The mass closure of physical workspaces not only created an immediate need for remote working solutions, but also major changes and compromises in business continuity plans and security practices. Very quickly the market was flooded with those racing to the cloud.
The move to cloud is not new and has been gaining significant momentum over the last 5 years. As offerings have continued to mature and diversify, more and more activities are being delivered from the cloud. It hasn’t just changed applications and systems that we use but has also changed the way we build and even think about building applications. Whether it’s storing data, team collaboration and task automation, supply chain optimisation, or controlling IoT devices, most things have been touched by the cloud.
However, cloud use suddenly needed to be significantly more integrated into day-to-day operations when the working-from-home army was unable to use their employers’ onsite connections.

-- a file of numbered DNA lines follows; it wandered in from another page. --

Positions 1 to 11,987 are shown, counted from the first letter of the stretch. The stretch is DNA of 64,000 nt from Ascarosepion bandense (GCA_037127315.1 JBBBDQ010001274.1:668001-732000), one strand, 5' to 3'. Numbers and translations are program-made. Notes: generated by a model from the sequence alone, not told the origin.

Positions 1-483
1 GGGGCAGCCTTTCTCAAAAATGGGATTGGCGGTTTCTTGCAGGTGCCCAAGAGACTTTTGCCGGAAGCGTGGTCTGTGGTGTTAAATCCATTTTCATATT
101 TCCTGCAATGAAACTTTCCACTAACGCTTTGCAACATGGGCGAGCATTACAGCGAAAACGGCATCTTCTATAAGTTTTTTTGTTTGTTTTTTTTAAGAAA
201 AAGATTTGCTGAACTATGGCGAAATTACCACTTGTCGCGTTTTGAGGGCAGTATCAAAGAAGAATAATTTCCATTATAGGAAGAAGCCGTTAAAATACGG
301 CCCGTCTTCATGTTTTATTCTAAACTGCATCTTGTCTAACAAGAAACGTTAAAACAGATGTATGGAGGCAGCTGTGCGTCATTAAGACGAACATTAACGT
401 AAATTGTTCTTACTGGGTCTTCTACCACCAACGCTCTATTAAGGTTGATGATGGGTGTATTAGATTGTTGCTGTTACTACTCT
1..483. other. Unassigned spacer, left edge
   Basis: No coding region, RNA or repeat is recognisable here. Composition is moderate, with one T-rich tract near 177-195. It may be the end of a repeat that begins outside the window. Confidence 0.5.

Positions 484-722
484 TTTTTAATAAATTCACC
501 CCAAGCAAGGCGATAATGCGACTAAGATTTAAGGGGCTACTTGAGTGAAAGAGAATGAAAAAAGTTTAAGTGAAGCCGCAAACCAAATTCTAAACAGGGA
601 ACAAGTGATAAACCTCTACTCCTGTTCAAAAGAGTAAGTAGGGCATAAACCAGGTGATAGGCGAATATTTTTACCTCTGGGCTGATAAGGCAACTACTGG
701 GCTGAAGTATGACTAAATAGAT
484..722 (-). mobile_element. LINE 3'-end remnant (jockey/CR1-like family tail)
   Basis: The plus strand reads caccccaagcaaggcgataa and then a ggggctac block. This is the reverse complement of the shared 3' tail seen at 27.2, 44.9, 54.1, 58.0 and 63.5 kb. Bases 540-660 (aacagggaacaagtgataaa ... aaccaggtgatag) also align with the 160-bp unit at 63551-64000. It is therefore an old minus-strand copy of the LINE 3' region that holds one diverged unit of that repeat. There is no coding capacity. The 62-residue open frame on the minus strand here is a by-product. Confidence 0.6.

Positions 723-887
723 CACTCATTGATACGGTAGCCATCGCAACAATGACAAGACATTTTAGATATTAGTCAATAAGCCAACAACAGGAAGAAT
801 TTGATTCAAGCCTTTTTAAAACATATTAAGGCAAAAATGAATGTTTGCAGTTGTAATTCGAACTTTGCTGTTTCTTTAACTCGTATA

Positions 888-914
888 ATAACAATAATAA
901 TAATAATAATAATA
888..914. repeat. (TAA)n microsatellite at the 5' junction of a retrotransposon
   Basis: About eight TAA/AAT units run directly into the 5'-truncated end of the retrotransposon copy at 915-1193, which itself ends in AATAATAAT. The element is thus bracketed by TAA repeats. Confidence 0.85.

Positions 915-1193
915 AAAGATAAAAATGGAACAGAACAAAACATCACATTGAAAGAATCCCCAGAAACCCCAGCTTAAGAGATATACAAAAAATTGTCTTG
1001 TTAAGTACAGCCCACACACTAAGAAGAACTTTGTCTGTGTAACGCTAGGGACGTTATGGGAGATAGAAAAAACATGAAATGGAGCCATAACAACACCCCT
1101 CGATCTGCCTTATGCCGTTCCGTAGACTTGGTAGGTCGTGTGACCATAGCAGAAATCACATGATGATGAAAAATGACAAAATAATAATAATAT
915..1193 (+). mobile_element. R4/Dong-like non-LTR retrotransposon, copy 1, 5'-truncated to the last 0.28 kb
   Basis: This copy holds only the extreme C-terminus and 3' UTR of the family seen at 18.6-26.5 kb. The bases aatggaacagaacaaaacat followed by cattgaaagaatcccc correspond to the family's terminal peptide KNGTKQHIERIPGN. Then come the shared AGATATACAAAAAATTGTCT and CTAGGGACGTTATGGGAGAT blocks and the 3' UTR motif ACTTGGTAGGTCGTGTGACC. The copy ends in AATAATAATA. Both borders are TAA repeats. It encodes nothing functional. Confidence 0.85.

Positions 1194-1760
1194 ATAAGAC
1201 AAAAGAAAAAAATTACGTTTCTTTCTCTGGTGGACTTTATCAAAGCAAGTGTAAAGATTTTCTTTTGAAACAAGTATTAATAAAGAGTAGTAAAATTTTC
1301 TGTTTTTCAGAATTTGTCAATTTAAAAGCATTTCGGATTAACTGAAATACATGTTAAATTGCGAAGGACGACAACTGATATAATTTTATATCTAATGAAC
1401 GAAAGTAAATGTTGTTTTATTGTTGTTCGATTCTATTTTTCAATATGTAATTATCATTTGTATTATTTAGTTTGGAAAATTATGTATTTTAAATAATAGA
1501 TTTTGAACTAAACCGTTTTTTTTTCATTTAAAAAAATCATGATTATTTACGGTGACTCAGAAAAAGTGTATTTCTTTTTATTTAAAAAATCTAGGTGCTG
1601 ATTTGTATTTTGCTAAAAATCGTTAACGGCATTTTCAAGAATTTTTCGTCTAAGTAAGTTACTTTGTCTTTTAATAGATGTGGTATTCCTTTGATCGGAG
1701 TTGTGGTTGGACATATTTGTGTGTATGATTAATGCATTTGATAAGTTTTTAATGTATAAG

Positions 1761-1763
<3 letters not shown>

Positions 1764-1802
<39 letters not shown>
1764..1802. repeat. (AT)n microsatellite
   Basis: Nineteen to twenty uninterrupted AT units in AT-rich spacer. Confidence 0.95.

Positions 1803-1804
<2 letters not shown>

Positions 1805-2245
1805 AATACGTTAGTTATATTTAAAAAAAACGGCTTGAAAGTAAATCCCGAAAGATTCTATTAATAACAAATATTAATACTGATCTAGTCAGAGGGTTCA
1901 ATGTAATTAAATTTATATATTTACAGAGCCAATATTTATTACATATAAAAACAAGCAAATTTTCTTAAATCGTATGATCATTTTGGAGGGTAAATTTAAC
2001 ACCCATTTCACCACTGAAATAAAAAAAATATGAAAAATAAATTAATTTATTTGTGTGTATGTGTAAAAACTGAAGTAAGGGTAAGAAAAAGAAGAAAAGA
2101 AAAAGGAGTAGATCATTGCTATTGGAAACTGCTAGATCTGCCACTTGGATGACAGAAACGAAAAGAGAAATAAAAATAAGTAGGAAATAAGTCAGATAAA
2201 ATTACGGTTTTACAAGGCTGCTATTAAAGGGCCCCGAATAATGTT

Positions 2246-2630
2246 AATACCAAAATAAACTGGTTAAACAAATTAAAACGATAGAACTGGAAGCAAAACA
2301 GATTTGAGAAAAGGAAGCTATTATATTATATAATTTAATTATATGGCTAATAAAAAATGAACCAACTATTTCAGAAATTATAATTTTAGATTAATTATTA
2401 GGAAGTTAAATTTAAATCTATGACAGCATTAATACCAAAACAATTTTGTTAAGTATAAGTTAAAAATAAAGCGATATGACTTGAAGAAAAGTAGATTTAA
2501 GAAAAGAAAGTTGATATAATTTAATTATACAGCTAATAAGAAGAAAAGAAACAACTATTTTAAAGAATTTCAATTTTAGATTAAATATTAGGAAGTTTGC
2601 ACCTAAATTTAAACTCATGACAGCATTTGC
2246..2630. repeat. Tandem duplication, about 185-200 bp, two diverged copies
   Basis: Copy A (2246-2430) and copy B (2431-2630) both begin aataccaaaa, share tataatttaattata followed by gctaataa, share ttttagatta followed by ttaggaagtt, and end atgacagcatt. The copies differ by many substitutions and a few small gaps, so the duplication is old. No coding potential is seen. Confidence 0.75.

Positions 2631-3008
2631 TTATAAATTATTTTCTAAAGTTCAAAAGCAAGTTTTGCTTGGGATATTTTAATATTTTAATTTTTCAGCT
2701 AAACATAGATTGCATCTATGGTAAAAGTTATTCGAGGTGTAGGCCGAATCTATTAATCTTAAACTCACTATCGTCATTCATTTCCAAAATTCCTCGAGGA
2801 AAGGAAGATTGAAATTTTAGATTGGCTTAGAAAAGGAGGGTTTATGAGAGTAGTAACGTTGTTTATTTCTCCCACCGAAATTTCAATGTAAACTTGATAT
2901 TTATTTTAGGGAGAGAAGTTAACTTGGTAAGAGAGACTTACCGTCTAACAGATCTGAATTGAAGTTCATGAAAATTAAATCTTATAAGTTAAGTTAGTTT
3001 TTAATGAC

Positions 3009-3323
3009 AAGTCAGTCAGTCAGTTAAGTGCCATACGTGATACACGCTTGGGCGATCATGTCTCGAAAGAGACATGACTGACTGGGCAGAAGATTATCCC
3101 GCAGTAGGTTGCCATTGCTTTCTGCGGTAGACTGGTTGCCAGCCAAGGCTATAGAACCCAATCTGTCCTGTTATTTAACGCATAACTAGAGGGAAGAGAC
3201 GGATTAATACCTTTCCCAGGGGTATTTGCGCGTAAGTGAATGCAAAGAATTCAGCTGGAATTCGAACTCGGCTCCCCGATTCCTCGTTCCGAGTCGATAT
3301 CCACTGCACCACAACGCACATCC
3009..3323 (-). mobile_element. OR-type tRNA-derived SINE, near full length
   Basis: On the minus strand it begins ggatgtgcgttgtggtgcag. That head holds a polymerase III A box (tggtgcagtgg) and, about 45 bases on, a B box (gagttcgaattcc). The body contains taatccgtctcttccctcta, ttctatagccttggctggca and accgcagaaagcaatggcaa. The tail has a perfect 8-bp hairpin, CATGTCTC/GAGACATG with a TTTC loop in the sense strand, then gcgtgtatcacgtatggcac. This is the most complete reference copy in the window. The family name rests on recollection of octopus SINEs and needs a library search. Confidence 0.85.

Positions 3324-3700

This gave rise to three problems for IT teams across the country: How to extend their company’s networks and resources to all remote workers; how to optimise delivery of on-premises and cloud apps in use for remote access; and how to monitor and secure all their users and network traffic efficiently. Limited on both resources and time, IT personnel quickly instituted a multitude of solutions, and often bypassed established security controls to make sure data flow and productivity wasn’t hindered. It was an important moment for many IT and cyber-security teams to learn that the business always wins – when presented with an existential threat, no matter the objections, the business will demand agility and flexibility on things that would normally be non-negotiables.
Download Cyber Risk Leaders Magazine – Issue 3, 2020 to read full article.